Tomahawk Throwing




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By Dan Beard

 tbp233.gif (4239 bytes)
Fig. 233.
Correct Position for Throw 

In the good old days when our brave pioneer ancestors carried long rifles with barrels made of imported horseshoe nails, the wooden stock trimmed with brass and ornamented with eagles, 'coons, deer, and other objects cut from shells and set into the wood, they also carried tomahawks. Trusty tomahawks in the leather belt which en- circled the waist and belted in the wammus--and, like their neighbors, the redskins, many of the picturesque old fellows were expert in the use of these little camp axes as weapons of offence and defense. 

Weapons of Pioneers 

But the great Daniel Boone himself carried a small camp axe, almost the same as we use now (Fig. 242 shows modern camp axes with leather belt sheath), and the trees he blazed with this tomahawk to mark the boundaries of land were so well known as "Boone trees" that in after years lawsuits were decided by the identification of the blazed boundaries as the ones made by the stroke of Boone's tomahawk.  This identical tomahawk of Boone's, along with one of Boone's traps, is now in the possession of a gentleman in Ohio. 

When the writer was a small lad in Kentucky, it was the ambition of the boys, not to go and kill Indians, but to be able to throw a tomahawk with the skill and accuracy of our pioneer forebears, and the ability soon acquired by the boys in throwing hatchets at targets was really remarkable. They would come up to within thirty feet of an old board fence with a whoop and a yell, then "click! click! click!" would go the hatchets, each and every one sticking fast in the board, either in a true vertical or horizontal line as it pleased them. Ever since those glorious days of my boyhood in Kentucky it has seemed to me that throwing the tomahawk should be one of the regular feats at all American athletic meets.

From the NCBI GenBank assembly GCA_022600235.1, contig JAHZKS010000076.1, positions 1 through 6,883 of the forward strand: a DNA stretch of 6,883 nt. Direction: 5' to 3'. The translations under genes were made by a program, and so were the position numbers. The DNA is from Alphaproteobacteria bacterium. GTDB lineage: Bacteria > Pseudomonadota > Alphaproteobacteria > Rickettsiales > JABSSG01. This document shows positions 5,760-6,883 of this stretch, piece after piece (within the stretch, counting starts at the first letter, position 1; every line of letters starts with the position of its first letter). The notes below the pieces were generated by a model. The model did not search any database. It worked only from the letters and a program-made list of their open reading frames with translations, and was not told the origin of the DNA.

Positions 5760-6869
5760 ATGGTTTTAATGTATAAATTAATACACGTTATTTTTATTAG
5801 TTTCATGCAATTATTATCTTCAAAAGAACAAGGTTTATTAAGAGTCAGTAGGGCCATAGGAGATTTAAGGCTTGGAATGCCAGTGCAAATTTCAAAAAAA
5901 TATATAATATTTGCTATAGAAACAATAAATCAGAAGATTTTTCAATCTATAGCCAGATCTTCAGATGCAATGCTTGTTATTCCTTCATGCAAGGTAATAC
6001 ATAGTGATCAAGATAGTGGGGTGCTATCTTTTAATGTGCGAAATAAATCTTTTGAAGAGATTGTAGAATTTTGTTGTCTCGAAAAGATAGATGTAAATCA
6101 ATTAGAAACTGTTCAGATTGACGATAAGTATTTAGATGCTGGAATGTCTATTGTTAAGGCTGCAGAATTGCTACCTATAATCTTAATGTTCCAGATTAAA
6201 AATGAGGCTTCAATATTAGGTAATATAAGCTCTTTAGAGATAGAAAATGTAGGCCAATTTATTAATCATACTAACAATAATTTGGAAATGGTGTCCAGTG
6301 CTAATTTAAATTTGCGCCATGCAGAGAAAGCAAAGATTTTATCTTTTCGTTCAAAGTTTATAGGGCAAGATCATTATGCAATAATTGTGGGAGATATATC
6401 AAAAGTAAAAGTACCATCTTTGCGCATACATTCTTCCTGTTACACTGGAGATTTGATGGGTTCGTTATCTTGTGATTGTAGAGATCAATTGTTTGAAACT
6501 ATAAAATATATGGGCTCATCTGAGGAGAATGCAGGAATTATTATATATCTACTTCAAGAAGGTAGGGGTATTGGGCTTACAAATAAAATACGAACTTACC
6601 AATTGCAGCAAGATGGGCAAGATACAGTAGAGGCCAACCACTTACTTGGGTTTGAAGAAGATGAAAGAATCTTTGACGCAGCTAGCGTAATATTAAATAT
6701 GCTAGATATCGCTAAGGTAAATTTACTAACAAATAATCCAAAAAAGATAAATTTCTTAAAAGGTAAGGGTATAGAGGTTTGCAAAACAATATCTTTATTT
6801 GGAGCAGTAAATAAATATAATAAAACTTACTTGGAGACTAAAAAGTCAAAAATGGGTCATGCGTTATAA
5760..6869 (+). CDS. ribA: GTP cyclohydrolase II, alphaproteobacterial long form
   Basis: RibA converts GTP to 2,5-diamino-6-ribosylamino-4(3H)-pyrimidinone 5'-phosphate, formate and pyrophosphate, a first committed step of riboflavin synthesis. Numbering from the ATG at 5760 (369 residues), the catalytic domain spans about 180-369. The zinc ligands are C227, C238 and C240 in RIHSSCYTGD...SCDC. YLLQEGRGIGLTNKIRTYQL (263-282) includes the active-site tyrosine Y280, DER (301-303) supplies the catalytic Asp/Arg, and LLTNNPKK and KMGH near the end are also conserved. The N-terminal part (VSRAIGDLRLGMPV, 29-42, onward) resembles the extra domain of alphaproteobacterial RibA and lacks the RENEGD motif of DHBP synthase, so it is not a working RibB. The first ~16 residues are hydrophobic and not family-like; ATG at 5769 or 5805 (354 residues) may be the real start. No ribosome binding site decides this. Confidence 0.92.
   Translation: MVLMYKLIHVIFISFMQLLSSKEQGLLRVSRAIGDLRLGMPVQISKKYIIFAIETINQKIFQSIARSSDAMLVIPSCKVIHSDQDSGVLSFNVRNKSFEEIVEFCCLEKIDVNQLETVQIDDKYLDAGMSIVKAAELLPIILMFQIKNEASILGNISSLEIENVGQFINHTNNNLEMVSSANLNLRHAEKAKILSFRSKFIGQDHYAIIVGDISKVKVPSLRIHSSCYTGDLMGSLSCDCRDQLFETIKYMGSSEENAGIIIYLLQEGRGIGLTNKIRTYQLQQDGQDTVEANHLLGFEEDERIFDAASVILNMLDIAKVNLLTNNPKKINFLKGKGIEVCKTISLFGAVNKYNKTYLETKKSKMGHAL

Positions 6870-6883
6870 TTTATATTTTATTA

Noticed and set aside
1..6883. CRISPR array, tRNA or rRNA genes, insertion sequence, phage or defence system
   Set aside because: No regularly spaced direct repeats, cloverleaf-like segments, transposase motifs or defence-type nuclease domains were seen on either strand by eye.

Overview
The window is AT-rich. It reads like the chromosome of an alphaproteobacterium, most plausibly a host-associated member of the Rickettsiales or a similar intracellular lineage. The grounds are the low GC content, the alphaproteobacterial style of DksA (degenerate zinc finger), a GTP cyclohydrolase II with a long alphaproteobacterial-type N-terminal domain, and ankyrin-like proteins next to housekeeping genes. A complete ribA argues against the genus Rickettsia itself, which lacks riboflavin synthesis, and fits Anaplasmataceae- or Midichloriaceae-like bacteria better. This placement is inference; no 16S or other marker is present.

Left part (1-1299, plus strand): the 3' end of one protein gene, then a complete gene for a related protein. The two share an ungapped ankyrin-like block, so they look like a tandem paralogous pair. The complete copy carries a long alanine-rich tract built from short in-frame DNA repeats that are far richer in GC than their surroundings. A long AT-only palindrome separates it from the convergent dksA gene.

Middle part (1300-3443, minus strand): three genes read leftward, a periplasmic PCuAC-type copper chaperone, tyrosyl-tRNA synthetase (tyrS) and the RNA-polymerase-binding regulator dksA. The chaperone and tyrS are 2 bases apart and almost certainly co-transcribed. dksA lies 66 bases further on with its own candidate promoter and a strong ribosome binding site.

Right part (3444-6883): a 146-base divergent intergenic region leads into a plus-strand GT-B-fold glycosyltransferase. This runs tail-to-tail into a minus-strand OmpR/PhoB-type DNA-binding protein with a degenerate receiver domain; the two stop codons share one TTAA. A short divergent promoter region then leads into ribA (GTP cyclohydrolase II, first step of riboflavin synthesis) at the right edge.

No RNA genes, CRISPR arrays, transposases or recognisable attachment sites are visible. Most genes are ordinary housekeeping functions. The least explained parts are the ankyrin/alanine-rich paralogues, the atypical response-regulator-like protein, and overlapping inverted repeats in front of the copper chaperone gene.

Throwing the Tomahawk 

For the benefit of the loyal scouts, I have made a series of sketches showing how to throw a hatchet, camp axe, or tomahawk, so that with a little practice the reader can astonish his friends with his skill in handling this truly American weapon. The practice is a splendid outdoor exercise, and one that trains the eyes and muscles even better than archery. Furthermore, the skill thus acquired may prove of signal service to any of the boys whose business or pleasure in after life takes them into wild and unexplored wildernesses, for a well-thrown camp axe will split the skull of as large a monster as the grizzly bear. 

When the youngsters first took up the tomahawk as a plaything, of course they were very awkward in its use. There was no one to show them, and no book like this to tell them how to do anything they wanted to do, so they had to learn from experiments. 

It took a long time to find out how to hold the implement as shown in Fig. 233.  Each lad, without exception, began by grasping the handle of the hatchet any old way, swung it in a curve, and let it go while the blade was in a diagonal or slanting position. This would send it wobbling through the air like a boomerang, with poor results as to marksmanship, and no power to stick into the mark, for, even when the blade by chance hit the mark, it struck across the grain and the axe fell to the ground. But at last we learned to stand firmly before the mark with our feet spread apart, the weight of the body resting upon the right leg, as in Figs. 233, 234, and 235-